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Lecture

Developing Areas Lecture Notes.docx

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Department
Political Science
Course Code
POLI 227
Professor
Rex Brynen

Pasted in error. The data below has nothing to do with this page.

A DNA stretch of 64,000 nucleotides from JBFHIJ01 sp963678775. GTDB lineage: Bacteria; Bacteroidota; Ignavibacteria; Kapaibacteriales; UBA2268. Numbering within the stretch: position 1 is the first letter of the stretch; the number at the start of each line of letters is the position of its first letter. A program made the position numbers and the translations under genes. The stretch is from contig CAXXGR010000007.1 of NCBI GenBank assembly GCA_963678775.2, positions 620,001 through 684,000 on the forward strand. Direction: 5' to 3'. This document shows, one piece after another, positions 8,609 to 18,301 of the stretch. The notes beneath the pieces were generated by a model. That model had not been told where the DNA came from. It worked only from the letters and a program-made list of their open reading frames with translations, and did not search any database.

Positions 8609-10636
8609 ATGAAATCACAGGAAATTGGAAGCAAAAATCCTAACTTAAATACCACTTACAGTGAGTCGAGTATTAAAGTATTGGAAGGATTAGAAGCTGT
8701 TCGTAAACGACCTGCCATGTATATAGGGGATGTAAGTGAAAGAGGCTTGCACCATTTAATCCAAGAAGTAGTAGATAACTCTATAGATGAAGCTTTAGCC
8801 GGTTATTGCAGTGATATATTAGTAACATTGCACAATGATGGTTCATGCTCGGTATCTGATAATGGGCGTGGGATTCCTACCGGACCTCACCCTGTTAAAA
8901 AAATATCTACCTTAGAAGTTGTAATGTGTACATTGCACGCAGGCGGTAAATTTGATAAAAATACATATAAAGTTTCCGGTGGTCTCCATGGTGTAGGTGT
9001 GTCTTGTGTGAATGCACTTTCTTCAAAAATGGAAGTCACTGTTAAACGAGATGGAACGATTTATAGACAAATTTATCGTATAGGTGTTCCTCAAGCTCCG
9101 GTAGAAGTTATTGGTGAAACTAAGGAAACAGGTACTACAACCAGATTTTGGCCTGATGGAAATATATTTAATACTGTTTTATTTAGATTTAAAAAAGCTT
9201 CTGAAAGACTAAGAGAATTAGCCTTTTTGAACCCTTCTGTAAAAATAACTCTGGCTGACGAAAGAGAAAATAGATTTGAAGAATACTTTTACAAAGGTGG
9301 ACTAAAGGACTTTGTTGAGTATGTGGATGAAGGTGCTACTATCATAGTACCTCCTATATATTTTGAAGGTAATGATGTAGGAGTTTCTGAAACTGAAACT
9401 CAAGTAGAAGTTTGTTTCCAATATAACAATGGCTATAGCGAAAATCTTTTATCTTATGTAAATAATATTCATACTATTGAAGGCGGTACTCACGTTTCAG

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The Developing World 1.1 What is the Developing World? The world is characterized by significant economic inequality Canada economy equal to all sub-Sahara developing nations Tobacco/advertising spent in US enough to cover preventable child deaths Richest country in the world in terms of per capita income: Qatar Terms: First World: the western world Second World: communist world Third World: everyone else became developing countries implies a rank ordering Fourth, Fifth: the poorest of the poor North: industrialized world (not just northern hemisphere) South: industrializing world (developing world) Developing World: a large category equal to third-world (problematic) Industrialized World: NICs: newly industrializing countries highlight the great success of countries undergoing development LDCs: least developed countries highlight the least economic development HIPCs: highly indebted poor countries severely economically undeveloped with a high burden of debt How to Measure Development Raw GNI, GNP or GDP/capita o Variations in purchasing power (does not reflect differences) o Purchasing power parity (PPP) o Income inequality o Proportion under $1 or $2 a day HDI o GDI gender development index o Inequality-adjusted HDI o Developed by UN indicates the standard of living (health conditions, educational conditions) How the mass of the population is living Raw GNI/capita Least developed countries o Ethiopia - $280 o Haiti - $660 o Yemen - $950 Lower-middle income o China - $2,940 o Egypt - $1,800 o Thailand - $2,840 Upper-Middle o Chile - $9,400 o South Korea - $21,530 Others o Often only partially-industrialized oil-rich states Saudi Arabia - $15,500 UAE - $24,121 o Some East Asian entrepots Singapore - $34,760 Hong Kong/China - $23,684 PPP GNP/GDP per capita UK 44,390 > 36,130 Mexico 9,980 > 14,270 Philippines 1,890 > 3,900 Ethiopia 280 > 870 Problems with Inequality Income disparities o Canada Richest 10% earn 24.1% of income Poorest 40% earn 17.5% of income Gini coefficient of 0.315 o Brazil Richest 10% earn 46.2% of income Poorest 40% earn 8.1% of income Gini coefficient of 0.601 *Gini Coefficient is a measure of inequality, ranging from 0 (perfect equality) to 1 (complete inequality) Human Development Index HDI measures health, education, and income o Highest (2011) Norway: 0.943 o Lowest (2011) Congo: 0.286 Some countries have much lower HDI than GNP (South Africa/Brazil) Some countries have much higher HDI ranking than GNP (some post-Soviet) Some countries have lower GDI than HDI (Middle-East) Some countries unrated because of unreliable data o High conflict-affected or highly authoritarian Three Worlds? Two? Many? Heterogeneity of the third world o Geography o Population o Political Systems o Economic Development Problems of Definition Why draw lines, or use terms and labels, at all? Why not: o Poly 227: Introduction to the Politics of Countries starting with the letters A to D Developing World Common Characteristics Lower levels of economic development Lower levels of social development Social/economic development is a low priority Weaker state structures/weaker institutions ability/capacity to administer Political instability Colonization national integration (borders) Distribution of economic power Imperative state building apparatus to provide governance (lack thereof) less of a challenge for first world countries Lack of international power/leverage (not applicable to large developing countries China, Brazil, India large economies) 1.2 Approaches to the Study of Third World Politics Political Scientists Analytical and descriptive Theorizing, analysis, systematic generalizations about causality Tries to link things in a causal change what leads to certain types of behavior, etc. Theorizing generalizations about social and political phenomena (simplifies reality) o Why would you use 1000 examples when you can summarize using 3 variables? o Never perfectly descriptive or predictive of the factors that way on the outcome or shape the process o They are the compromise Cannot create a situation to determine the factors leading to an outcome (experimental methodology cannot be used) Statistical methodology use statistics to determine correlation o Doesnt tell us about causation o Tells you when two things move together o Generalizability Comparative methods qualitative (not quantitative) o Interpretive conclusions Single case studies in depth (history, context, process tracing, etc.) o Contextualize outcomes Theoretical Approaches There are a variety of major sets of theoretical approaches to the study of comparative politics: o Modernization or developmental approaches o Dependency or underdevelopment approaches
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